Generally anxieties about social media and technology have to do with what is unknown. At the end of the day, most interior designers, even those active and prolific on social media, still get clients the good old fashioned way: via word of mouth. And conversations about technology and its larger impact, I’ve learned, are best had with those who work in tech or spend a good deal of time dealing directly with it. 

Scrolling the discovery page

I was scrolling through my own Instagram discovery page, through restaurants and hotels in Milan, recommended for me to add to my Salone trip next year. It was then that I discovered the answer to my disruption question lied in everyone’s answer to the dream project question: a boutique hotel. 

The travel industry outranks interior design in popularity on Instagram by a large margin. (Because Instagram parent company Meta is cagey, it is difficult to get specific metrics, but every list I found of top industries on IG ranks travel in its top 5 and none have interior design in their top 10). 

Technology and social media have dramatically affected how people travel and how often. It has altered expectations of travel from an aesthetic, budgetary, and activities-based perspective. From that has blossomed cottage industries, catering to the design, maintenance, and acquisition of Air Bnb’s as real estate investment properties. There is now a Vacation Rental Design Summit that takes place in High Point, just before market, which our executive editor Julie Palm has covered extensively for Design News Now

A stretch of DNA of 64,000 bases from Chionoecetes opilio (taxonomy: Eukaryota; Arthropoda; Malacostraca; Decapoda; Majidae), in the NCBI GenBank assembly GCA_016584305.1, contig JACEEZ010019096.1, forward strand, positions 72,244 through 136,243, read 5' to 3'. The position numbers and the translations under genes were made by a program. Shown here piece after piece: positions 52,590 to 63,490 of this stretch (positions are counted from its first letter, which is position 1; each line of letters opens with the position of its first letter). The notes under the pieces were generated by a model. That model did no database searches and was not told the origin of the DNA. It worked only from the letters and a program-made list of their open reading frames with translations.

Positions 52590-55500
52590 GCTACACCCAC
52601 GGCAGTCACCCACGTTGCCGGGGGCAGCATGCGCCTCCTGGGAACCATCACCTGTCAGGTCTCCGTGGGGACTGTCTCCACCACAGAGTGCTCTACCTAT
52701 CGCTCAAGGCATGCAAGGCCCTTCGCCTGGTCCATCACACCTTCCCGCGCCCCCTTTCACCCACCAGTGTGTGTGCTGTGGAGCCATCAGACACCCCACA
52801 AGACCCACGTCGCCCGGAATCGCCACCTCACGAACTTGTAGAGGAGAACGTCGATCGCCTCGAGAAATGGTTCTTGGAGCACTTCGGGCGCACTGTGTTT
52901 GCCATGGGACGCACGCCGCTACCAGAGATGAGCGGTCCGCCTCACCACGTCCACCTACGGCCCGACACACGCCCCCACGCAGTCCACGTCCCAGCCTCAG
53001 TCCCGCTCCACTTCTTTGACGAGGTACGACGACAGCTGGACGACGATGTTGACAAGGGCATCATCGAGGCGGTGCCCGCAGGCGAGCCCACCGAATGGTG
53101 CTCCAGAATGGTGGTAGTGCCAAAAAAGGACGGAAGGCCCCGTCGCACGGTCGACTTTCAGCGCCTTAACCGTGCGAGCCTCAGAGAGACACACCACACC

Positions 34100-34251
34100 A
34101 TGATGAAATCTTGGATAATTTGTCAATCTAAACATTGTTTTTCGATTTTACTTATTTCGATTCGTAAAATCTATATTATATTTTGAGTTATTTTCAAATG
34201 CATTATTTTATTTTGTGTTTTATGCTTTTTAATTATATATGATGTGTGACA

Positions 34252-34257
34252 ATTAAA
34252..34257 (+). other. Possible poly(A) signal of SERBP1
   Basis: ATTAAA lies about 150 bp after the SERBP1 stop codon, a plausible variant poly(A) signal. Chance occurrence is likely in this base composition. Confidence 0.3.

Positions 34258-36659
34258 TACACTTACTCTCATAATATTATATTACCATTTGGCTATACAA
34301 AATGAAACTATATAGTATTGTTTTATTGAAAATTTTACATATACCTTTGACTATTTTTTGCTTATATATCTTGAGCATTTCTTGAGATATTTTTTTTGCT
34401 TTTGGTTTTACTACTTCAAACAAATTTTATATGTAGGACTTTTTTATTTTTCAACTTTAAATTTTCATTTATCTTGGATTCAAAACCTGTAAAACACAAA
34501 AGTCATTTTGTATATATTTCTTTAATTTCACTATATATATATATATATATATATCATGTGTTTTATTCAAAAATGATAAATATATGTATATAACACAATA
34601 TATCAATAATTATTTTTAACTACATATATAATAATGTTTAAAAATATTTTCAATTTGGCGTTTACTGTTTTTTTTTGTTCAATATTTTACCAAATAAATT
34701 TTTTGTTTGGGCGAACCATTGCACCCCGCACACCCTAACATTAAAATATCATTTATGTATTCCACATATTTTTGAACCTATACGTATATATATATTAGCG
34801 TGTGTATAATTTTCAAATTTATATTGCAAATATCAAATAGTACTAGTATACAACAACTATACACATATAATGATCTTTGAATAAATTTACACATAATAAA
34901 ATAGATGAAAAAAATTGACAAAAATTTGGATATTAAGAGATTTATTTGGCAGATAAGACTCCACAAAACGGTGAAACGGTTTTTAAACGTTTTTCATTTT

Photography from Found Home Co’s short term rental portfolio

How AirBnb has affected the interior design and real estate industries

Staying in someone else’s house has its own charms and aesthetic expectations. Picture an AirBnB: it is not quite ‘luxe hotel,’ and not quite ‘guest bedroom.’ It is its own thing. Out of AirBnb and other subsequent vacation rental competitors, a new visual language was born and spread on social media. (Here is where I argue that social media and the internet are mere tools for identifying, magnifying and perpetuating lasting movements, rarely are they originators of them).